Types and features of the essay

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Depending on the content, form and style of presentation, literary theorists distinguish various types of essays:

  • artistic, historical, spiritual and religious;
  • stories, letters, diaries, reviews, notes, miniatures;
  • descriptive, narrative, critical, analytical;
  • subjective, objective.

The boundaries of the essay as a genre are conditional, so the author can use the free style of presentation to share the topic, sharing impressions and judgments about a particular phenomenon, subject or global trends, large-scale events.

Characteristic features of the genre

Specific features distinguish themselves from other types of essay writing:

  • Acute topicality topics. The issues raised should be relevant here and now.
  • Subjectivity judgments. In the essay, the author’s personality should be clearly expressed through attitudes towards the problem and individualized assessments.
  • Movement in the narrative from the particular to the general. Often the role of a point of reference is played by a quotation that can be put into the epigraph. From a single case, the author gradually moves on to generalizing analytical or philosophical arguments about the problem posed at the beginning of the essay. Due to the lack of standards for writing, composition may be reversed – from global conclusions to confirming them in the final parable, proverb, classic wise quotation, an indisputable fact.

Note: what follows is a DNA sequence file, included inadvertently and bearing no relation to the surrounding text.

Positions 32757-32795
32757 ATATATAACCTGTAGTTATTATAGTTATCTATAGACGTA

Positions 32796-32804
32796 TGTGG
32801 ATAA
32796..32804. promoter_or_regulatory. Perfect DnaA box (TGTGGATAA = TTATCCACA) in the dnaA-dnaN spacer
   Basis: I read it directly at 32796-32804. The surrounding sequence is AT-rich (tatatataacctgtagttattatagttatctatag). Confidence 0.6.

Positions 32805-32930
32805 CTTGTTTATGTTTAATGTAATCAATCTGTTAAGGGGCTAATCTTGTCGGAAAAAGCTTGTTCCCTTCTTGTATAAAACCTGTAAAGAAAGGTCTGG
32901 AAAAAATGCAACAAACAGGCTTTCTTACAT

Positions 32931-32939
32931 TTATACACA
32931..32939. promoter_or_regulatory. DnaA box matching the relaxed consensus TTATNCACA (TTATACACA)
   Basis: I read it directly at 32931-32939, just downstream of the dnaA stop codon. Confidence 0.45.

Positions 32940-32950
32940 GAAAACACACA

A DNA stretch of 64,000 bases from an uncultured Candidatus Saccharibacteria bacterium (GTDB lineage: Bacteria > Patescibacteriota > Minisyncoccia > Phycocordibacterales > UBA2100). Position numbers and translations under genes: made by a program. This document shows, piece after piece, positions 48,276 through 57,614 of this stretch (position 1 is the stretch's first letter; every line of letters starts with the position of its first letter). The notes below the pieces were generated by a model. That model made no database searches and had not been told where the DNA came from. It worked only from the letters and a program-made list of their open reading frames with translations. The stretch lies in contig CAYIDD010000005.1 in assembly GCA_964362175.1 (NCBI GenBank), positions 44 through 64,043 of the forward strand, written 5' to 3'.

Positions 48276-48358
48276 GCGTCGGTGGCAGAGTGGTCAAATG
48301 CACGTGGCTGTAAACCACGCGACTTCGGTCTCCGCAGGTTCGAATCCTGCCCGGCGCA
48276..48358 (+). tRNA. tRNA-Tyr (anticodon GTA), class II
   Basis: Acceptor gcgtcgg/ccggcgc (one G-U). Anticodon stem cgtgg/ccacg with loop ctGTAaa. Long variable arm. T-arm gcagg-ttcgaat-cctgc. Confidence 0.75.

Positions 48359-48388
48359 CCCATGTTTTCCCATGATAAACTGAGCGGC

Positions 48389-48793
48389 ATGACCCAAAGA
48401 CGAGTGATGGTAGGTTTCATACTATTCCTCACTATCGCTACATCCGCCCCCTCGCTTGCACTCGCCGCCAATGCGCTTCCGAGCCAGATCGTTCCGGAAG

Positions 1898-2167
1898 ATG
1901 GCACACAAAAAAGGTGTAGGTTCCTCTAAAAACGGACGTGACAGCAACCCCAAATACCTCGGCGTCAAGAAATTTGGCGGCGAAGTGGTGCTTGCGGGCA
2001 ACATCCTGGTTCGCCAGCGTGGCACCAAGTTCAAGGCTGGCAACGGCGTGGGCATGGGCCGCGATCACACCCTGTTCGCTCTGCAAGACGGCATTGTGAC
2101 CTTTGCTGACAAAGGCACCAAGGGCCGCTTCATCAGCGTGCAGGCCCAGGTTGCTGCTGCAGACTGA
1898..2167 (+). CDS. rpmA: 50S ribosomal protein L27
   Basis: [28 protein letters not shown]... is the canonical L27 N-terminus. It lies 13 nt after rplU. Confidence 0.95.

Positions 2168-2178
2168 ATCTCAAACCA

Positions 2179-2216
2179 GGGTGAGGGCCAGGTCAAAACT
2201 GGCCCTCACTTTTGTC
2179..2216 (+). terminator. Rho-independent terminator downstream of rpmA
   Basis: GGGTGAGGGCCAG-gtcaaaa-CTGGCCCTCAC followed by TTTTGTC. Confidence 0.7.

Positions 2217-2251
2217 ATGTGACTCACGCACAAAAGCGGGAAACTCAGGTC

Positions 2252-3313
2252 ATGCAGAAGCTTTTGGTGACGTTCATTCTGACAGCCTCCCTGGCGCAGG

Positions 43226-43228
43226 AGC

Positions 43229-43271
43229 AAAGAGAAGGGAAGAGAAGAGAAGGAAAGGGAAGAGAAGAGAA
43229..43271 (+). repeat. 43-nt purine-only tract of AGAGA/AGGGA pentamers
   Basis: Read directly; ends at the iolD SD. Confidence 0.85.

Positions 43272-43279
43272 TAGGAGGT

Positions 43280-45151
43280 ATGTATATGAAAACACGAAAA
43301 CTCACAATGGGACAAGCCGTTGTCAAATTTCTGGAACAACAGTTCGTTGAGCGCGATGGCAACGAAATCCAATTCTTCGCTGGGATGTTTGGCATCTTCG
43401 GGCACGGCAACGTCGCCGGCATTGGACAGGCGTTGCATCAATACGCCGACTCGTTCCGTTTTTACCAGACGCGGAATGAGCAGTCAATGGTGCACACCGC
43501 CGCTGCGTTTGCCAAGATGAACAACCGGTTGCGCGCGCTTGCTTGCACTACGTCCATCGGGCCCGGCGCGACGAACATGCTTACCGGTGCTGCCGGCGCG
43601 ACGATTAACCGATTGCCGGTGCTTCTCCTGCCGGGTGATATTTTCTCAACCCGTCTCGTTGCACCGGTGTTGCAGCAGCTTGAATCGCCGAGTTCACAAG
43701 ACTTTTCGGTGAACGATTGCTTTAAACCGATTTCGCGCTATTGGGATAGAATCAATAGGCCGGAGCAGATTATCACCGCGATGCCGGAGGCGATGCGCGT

• Small volume There are no hard boundaries, but usually an essay takes from two to ten pages of printed text.
  • Concrete. In the framework of the essay, only one question is considered – there can be no set of topics or ideas.
  • Free composition. This kind of writing does not tolerate any formal framework. Often the presentation is conducted illogically, submitting to random associations, the semantic connections are thought out by the author independently.
  • Tendency to paradoxes. One of the tasks of the essay genre is to surprise, amaze the reader. Often, the starting point for reflection is a bright, caustic statement or a polemical definition, setting the tone for the further presentation.
  • Ease of narration. The text should not be incomprehensible terms and unnecessarily complex structures. The author should try to gain the trust and sympathy of the reader, to entice with simple and capacious phrases and sentences.
  • Dialogue. Conversation with the reader does not imply an essay in the form of replicas, as is done in the play. To achieve the effect of a polemical conversation, rhetorical questions are often used that require a mental answer that does not always coincide with the one suggested by the author.